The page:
Right? Isn't that what elections coverage is all about? All it is is ads, throat-cutting, foot-stamping, gut-punching fights, right? Right?!
Of course not. Truth be told, there is honest reporting out there despite all the negativity that seems to spread faster than the common cold on a wet winter's day. And under layers and layers of he-said-she-said, issues remain the driving forces behind United States elections. The same can be said for this year's presidential race between President Barack Obama and Massachusetts Governor Mitt Romney. This race is about the issues.
But instead of "Obama this" and "Romney that" tactic of election coverage and the candidates' arguments themselves, I'll take the BBC's approach of using formal titles of "Mr. Obama" and "Mr. Romney" to address the candidates during my analysis of BBC election coverage. And I'll be discussing the issues.
I came across the idea reading this introductory piece to the Democratic National Convention on BBC.co.uk. I found the use of "Mr." to bring Mr. Obama and Mr. Romney down to my level a bit. It added politeness to a race that can get so very heated. Plus, it makes it more difficult to play the blame game. It's much harder to attach "Mr. Obama" to one of the president's policies. ("Mr. Obamacare" doesn't take the same harsh effect.)
Another item I find refreshing about the BBC's coverage of the presidential election is more the lack thereof. On the morning (at least it's morning in Eastern Standard Time) television program BBC World News, the network gives viewers just that: world news. Last week, the top story on World News was about the Paralympic Games in London. The games took priority over many other stories. The BBC took time to dedicate coverage to a wide variety of areas, whereas, here in the United States, viewers can hardly catch a break from constant election coverage. The BBC did not overdo it. They gave to the election what belonged to the election.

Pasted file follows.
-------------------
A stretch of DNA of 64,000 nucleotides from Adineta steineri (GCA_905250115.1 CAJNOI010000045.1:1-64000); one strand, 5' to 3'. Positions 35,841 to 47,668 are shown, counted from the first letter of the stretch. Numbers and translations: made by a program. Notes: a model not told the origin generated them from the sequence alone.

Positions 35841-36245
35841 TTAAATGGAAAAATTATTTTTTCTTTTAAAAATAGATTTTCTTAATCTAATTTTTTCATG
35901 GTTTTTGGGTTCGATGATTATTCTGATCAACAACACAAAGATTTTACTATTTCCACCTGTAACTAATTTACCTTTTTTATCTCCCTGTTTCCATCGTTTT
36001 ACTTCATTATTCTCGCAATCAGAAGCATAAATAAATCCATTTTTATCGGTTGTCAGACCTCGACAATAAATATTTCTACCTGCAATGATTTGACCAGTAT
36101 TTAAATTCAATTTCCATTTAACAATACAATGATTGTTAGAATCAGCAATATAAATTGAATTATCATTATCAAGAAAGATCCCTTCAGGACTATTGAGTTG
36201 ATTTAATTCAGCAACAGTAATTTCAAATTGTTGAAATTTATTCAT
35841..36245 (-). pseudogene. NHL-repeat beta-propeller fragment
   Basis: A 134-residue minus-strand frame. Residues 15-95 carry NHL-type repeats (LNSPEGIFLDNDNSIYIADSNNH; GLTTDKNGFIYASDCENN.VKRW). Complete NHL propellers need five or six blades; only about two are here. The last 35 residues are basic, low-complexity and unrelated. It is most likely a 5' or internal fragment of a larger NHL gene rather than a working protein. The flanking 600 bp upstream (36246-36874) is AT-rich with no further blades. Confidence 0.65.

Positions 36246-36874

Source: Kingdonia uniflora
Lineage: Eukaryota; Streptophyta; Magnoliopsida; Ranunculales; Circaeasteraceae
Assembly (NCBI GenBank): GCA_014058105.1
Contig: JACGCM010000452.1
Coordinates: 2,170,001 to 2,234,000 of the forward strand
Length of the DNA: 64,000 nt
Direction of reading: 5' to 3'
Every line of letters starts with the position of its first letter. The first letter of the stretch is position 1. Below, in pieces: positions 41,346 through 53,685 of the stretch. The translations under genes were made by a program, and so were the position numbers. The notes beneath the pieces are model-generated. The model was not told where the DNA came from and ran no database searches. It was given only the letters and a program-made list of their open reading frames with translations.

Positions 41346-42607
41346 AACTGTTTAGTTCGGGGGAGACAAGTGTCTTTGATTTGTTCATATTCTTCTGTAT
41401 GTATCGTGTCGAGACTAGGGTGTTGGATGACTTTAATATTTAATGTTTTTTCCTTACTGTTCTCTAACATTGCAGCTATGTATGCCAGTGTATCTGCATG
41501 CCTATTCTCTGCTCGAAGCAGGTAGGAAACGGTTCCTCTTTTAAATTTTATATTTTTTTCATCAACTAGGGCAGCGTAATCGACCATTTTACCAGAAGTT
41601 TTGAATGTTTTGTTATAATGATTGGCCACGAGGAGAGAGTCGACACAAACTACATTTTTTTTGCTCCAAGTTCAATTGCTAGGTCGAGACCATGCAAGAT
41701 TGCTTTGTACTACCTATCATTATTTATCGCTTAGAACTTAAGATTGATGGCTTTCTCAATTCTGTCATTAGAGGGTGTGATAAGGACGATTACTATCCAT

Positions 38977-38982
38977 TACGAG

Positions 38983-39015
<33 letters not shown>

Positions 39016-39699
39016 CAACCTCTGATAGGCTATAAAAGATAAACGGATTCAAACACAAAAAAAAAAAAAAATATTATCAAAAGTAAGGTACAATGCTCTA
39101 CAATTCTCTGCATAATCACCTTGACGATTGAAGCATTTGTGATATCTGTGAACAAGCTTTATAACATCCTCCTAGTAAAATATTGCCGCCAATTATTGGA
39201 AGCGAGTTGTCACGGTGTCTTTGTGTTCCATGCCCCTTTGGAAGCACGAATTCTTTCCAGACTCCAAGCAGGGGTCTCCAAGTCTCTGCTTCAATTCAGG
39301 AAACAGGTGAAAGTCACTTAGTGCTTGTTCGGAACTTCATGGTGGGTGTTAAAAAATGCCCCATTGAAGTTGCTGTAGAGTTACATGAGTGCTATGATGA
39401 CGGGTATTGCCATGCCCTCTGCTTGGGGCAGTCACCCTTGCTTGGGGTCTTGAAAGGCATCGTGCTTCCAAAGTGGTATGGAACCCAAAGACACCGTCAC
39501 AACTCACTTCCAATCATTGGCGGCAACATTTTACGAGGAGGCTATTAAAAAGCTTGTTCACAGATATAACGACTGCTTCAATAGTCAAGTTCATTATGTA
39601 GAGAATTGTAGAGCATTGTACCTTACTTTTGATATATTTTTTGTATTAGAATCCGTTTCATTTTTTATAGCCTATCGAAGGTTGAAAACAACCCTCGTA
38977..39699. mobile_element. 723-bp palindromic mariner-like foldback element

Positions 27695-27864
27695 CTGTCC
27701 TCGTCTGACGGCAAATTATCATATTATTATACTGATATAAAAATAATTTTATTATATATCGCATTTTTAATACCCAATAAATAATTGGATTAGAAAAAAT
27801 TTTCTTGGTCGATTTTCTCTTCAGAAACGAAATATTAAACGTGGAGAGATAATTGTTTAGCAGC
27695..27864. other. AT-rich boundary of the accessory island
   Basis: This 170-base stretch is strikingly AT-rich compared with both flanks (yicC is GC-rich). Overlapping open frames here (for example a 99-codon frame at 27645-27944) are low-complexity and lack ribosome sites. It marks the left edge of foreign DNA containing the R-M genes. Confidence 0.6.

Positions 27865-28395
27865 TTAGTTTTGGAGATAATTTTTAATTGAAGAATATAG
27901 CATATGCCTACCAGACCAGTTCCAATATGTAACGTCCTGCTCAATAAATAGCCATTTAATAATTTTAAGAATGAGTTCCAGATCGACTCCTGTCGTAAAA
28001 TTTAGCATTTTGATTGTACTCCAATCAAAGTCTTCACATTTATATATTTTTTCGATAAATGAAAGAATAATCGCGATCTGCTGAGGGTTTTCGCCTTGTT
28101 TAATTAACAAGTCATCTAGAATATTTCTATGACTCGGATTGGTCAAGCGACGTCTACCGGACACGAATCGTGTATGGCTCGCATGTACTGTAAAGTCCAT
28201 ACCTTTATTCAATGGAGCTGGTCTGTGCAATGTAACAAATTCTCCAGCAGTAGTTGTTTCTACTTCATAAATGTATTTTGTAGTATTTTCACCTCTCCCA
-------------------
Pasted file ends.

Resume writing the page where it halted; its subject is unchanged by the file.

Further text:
Another great feature in the BBC's coverage is the "polltracker." The polltracker does as it says. It tracks the polls. But it does so in an interesting way, allowing users to interact with the graph. In portions where Mr. Romney's approval percentage went up, the tracker marks the event or events that happened in context of that increase. It essentially shows readers which moves may have been the right ones and which ones may have been costly. The tracker does a fantastic job of visualizing the changes in opinion amongst voters.
Finally, a piece that screams "look at me" to American voters, but Americans (most likely) don't know about it. The headline says it all: "How can it cost $6b?" (the U.S. presidential election, that is). An infographic compares the cost of the U.S. election compared to the valuation of facebook, the cost to put on the 2012 London Olympic Games, and the cost of the United Kingdom election. It goes straight to the point, declaring that a lot of the money comes from those ads everyone loves seeing take over their televisions. One quote in the story from a voter puts the thoughts of millions of Americans very plainly: "It's extremely annoying."
So it turns out that Americans may want to cross the pond for some of their election coverage. The BBC provides a little less coverage with a lot more substance. Because this is a popular idea among American voters, it makes the BBC one of the best news outlets Americans have never heard of, bringing politeness back to politics.